In the new comedy Five Flights Up, Morgan Freeman and Diane Keaton play a longtime married couple trying to sell their apartment in newly hip Williamsburg, which they’ve shared for 40 years. It’s a smaller, quieter film than the blockbusters that have dotted Freeman’s C.V. recently, and it’s one that happens to mirror Freeman’s own life, in a way. While his character Alex came to New York a painter in the ‘70s, Freeman himself moved to the city as an aspiring dancer in the ‘60s. We caught up with Freeman in a Soho hotel last week to talk about the film and compare the New York City of today to the one he once knew.
Do you remember your first apartment in New York?
Yeah. I came here first from Los Angeles in 1960 and I lived at Number 6 Jones Street in Greenwich Village. It was my first time here. I was in the center of things. I got a good job, but I couldn’t find theater. I didn’t know how to get involved in that.
How did you finally break in?
I left. I only stayed here five months and went to San Francisco. I got there in February, and by May I was in an armature repertory musical company. So that was the beginning and I did that for about a year, and then went to work for the Post Office because I was going to go to Paris from San Francisco. I was dancing at the time, or studying dance. And I met a guy from Paris who said, “Come to Paris. We have open studios in Amsterdam and Paris and Copenhagen, and we’re the latest thing in Europe.” I said fine, so I left and I was on my way to Paris, but I stopped in New York to see friends and never left.
What was New York like when you came back?
Exciting. The place to be. I had a way in, of course. If you go to dance class, that is the best networking system in the world. This friend of mine who was in Paris, he came to visit me, and he said, “You know, the thing I cannot get going here is what you have in the States, and that is networking.” In Paris, if you hear about a job interview or audition, you don’t tell your friends. You just go. Here, if there’s a job audition, everybody knows. Did you hear? It really is a great thing. So when I got to New York, I was already in show business because I was going to dance classes, right? So even if you can’t get a job, even if you don’t get hired — when you go to auditions, you’re still going to auditions.
What would you say is the biggest difference between New York now and New York then?
How much it costs to be here. I had my first apartment when I got here in 1963. I had already signed 90 bucks a month for a studio apartment, 80 bucks a month. You could do that on unemployment.
Do you think that’s been bad for the city’s artistic life? Or do creative people always find a way?
I think you always find a way out here. You know, even if it just means tripling up, you can do it. It’s just a matter of desire.
As far as I can recall, this movie is the first time I’ve seen you have a romance plot onscreen. Why do you think that is?
That’s just the way the cookie crumbled. I haven’t missed it. Other people haven’t. I remember my wife saying one time, “How come you never do any love stories?” Well, you know, listen, I go to work where I’m hired. So it’s okay. I don’t think I’ve missed anything, ‘cause I got to tell you, love scenes, they’re not all they’re cracked up to be.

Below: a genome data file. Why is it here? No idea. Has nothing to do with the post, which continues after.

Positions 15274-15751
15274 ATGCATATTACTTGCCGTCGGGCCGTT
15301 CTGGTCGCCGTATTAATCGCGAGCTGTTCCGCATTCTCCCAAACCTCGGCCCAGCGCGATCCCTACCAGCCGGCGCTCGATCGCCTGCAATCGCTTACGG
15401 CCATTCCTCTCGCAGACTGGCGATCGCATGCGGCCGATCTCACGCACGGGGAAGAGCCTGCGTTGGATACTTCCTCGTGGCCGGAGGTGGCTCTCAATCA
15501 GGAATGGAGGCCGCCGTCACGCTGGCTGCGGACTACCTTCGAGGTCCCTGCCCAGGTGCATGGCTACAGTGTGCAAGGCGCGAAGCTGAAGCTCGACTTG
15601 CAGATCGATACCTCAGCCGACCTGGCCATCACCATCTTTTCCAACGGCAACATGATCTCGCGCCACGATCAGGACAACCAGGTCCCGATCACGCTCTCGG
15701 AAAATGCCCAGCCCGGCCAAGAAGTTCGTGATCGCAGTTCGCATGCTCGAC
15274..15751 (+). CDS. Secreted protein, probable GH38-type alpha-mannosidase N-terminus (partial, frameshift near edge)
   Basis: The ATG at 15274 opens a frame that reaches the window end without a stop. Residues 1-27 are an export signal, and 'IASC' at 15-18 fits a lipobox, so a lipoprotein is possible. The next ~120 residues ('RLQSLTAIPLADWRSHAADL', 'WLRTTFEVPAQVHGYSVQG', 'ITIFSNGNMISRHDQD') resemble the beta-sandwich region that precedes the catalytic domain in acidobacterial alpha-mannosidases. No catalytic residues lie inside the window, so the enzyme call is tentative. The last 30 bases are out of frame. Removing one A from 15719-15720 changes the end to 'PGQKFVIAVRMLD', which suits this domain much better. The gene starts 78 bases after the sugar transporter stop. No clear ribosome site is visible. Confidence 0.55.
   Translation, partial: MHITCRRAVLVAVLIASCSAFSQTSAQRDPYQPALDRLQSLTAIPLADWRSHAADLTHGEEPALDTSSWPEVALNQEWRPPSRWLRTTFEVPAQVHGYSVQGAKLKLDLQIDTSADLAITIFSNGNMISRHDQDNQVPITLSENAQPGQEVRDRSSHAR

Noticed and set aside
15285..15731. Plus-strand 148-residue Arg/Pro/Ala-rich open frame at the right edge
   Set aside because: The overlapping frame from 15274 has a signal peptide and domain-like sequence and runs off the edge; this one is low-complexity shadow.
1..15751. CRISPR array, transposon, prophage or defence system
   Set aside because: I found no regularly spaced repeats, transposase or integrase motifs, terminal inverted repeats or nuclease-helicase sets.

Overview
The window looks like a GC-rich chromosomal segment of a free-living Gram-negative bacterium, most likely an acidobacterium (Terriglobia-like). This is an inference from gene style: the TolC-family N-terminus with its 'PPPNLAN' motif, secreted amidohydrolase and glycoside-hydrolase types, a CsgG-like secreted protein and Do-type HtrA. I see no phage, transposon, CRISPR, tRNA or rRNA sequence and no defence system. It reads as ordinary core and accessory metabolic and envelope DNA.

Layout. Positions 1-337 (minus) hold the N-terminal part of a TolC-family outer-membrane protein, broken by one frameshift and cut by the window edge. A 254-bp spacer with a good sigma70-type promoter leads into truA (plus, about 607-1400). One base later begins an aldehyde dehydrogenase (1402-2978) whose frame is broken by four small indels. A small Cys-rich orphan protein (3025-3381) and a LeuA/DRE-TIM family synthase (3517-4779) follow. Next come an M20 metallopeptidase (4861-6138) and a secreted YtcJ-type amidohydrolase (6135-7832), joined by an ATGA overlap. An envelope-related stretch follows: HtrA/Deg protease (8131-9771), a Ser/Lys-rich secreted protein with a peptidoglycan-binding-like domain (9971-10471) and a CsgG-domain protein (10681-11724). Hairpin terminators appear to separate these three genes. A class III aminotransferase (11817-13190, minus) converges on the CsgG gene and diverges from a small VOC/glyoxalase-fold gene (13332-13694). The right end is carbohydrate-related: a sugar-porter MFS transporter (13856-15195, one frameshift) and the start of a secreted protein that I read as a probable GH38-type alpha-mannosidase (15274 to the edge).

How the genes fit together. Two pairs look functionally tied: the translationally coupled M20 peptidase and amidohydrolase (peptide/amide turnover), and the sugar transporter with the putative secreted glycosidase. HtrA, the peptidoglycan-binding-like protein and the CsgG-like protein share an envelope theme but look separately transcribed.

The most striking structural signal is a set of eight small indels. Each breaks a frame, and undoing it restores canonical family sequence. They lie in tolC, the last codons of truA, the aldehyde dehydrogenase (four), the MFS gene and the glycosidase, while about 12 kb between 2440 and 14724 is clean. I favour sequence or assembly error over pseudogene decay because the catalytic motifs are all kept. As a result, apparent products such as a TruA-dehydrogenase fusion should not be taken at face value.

Your character in this movie is spending a lot of time reflecting on the past, and the choices that led him to where he’s at. Do you find yourself doing the same thing?
Not taking stock of my choices. My choices have been pretty good, I think; I’ve been very lucky in that section of it. Most of my flashbacks are comparative flashbacks, like being on the streets and having no money, no food, no prospects, you know, shit like that. I’ve been thinking, Man, you stuck it out and here you are.
Do you feel like that now when you walk around your old neighborhood?
I do, periodically. I get that feeling when someone yells my name out, somebody I don’t know from Adam. I just got back from Rome, I was working in London, New York, Los Angeles — everywhere it’s “Morgan, how’re you doing?”
How do you feel about that?
I feel great about it. It happens so much that after a while it becomes just almost what you expect, but there’s nothing bad about that.
When did that start?
I was doing The Electric Company and I got a lot of pretty women.
When I told people I was doing this interview, a lot of them went, “Oh, you’re interviewing God.” Since you’re the image so many people have of God, I’m curious what you think God looks like.
God looks like me.
In your head?
Yeah, what does he look like in your head?
Sometimes he looks like an old guy with a beard, and sometimes just like an energy void, or like a color, like orange.
See, my idea of God is a bit more terrestrial. I am God. So it’s easy to play him. They say God is in all things. So if God is in me, then I am in God. Therefore, I am God. God does not exist without me. Ten Commandments: “Thou shalt have no other God before me.” Think about that. Did you see the Ten Commandments with Charlton Heston? When Moses was up on Sinai and he asked, “Who shall I say?” God says, “Tell them I am.” Who are you? I am. I am. Who is God? I am. I am. The Jewish religion doesn’t allow you to acknowledge that out loud because the realization you cannot be going around in human form saying, “Oh yeah, I am God.” So then who are we worshiping? We’re worshiping the greater God, the greater God, all of us together.
Does that tie into the things you’ve learned in Through the Wormhole?
I don’t think so. No, that’s been mine since way back. I don’t know if I’ve gotten anything from The Wormhole except a lot of satisfaction in doing it. I’ve learned an awful lot, but I can’t itemize it for you. This show that we just opened, bigotry, that was a big surprise to learn that we’re all bigots. We’re almost hardwired for it, so that gives us all a little bit of slack.